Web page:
Tuesday, July 3, 2018

Independent Centers ~ Getting Started

One of my favorite times during the school day is guided reading with small groups. It is a time when you can really focus on just what your students need. Plus, working with just a few students at a time allows you to get to know them a little better.

My small group table ~ it's not always this tidy looking!
But... (Yes, there is always a big but.) What about the other kids? I'm lucky to teach in a district with small low class sizes. (I typically have 18.) So, when I'm having fun working with the four kids at my table, what about the other 14 kids? That's where lots and lots of practice comes in.

I like to introduce working in station the first week of school (NOT the first day ~ geez, I'm just trying to survive & get them on the correct bus home.) Depending upon my group, we start building stamina on the second or third day. That first week of school isn't really academically rich; your time is spent mostly practicing procedures over and over. (...and over and over...) I've found that my students LOVE to work on building independent station stamina.

In order to get them to the place where I can meet with my small groups, I need to get everyone working at their stations. This is a daunting task! There is no way to get around the fact that you need to practice, practice, practice.

First, we cruise around the room and look at the different work stations so they know where they are located. Some stations are at tables, some on a shelf, some are in bins that can be taken to various spots around the room. The following photos are from past years ~ once the kids knew how to work independently.

Once we've taken a quick tour of our room, I ask the kids if they would like to try out the stations. Of course, this question is met with an enthusiastic yes! Before releasing them to stations, we discuss our classroom rules (I use the rules from Whole Brain Teaching.) We talk about how we also have rules for working in our stations: 1. Walk to your station. 2. Get started working right away. 3. Work quietly for the entire time. (We talk about how they are allowed to talk with their partner, but need to use quiet voices.) 4. Stay at your station. (If it is something in a bin, they can put it back to get another one when they are finished, but they can't roam around the room.) 5. When the timer goes off, quickly & carefully clean up your materials, and meet on the carpet. (I use a chime ringtone on my phone's timer.)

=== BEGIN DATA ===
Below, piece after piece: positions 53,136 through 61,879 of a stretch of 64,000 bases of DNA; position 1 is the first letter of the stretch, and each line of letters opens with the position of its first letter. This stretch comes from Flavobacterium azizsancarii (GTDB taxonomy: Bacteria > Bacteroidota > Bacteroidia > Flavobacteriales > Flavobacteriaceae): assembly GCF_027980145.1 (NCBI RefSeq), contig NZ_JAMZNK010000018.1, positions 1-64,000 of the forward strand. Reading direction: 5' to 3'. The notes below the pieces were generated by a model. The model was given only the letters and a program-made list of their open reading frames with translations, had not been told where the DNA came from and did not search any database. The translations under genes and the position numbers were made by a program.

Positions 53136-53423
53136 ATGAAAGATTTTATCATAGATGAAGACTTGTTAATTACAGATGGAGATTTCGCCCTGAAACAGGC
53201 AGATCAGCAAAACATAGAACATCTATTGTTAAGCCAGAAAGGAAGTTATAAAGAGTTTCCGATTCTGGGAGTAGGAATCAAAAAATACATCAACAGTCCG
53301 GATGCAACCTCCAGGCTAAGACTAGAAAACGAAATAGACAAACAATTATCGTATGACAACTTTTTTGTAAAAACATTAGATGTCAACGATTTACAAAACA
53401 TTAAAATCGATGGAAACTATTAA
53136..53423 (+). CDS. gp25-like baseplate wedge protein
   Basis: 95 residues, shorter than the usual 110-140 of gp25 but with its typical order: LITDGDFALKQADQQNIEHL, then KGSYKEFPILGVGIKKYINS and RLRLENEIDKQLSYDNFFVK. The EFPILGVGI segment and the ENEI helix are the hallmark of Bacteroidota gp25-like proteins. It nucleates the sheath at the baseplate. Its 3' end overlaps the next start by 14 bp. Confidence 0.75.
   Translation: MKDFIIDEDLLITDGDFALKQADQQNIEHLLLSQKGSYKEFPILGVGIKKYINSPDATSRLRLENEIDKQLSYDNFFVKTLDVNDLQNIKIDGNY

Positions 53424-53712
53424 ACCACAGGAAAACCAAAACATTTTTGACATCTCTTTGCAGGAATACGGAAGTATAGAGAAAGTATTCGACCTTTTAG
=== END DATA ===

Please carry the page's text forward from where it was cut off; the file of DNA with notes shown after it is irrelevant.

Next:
I assign my students the stations they go to each day. The stations have lots of choices within them. (When we are working on stamina, there are far fewer choices.) Typically, two students work at a station at a time. I've tried different numbers at a station, and have found that the kids are more likely to actually work when they have a partner rather than a group. Get my Literacy Station Rotation Cards Freebie  HERE.

Ok, so by now we have had a quick tour of the work spaces, and gone over the rules. Yay! We are ready to go. The kids go to their assigned stations & start to work on building stamina. Because the work of building stamina is pretty hard, the tasks need to be pretty easy. Your little beginners need activities that require little to no instruction, don't take a long time to set up, do, and clean up. It's important to remember that at this point, the task isn't as important as the practice working independently is.

A few cans of playdough, puzzles, picture books, coloring books, and small building blocks are good choices for your practice sessions. Simple to use card activities also work well for your little learners. I have a set that contains four sets of five different activities that are perfect for early learning stations. Check them out HERE.  The cards can also be used in morning tubs or for early finishers.

Your first "rounds" of station work will probably only last a few minutes. If you have a lot of off task behavior, gather the kiddos together and discuss the rules again. You may want to make an anchor chart to serve as a visual reminder of your expectations. Set your timer again & let them try it again.

As the kids get adept at staying at their stations, working the entire time, and staying on task, you will want to replace the more "toy-like" materials with things that are a little more academic. (You will still want to keep it simple, though.)

After the first week of practice, if the kids are able to stay on task for five or more minutes, I like to pull individual kids to my table to do some quick checks to see what they know so I can eventually form my small groups.

It takes lots of diligent practice, modelling, and reminders to get your kids ready for independent work. But, it pays off big time! Every class is different, so don't try to set a specific time frame for when you begin your guided reading groups. I've had groups ready to work independently while I pull small groups after about three weeks of practice, some take more time. Don't rush it! Taking time to practice, practice, practice will create a class that knows how to work independently. Good luck & have fun!

PS: If you want to quickly gather info on what your newbies know, you may be interested in my "What Do You Know Quick Check Bundle." Check it out HERE

No comments:

Post a Comment

Related Posts Plugin for WordPress, Blogger...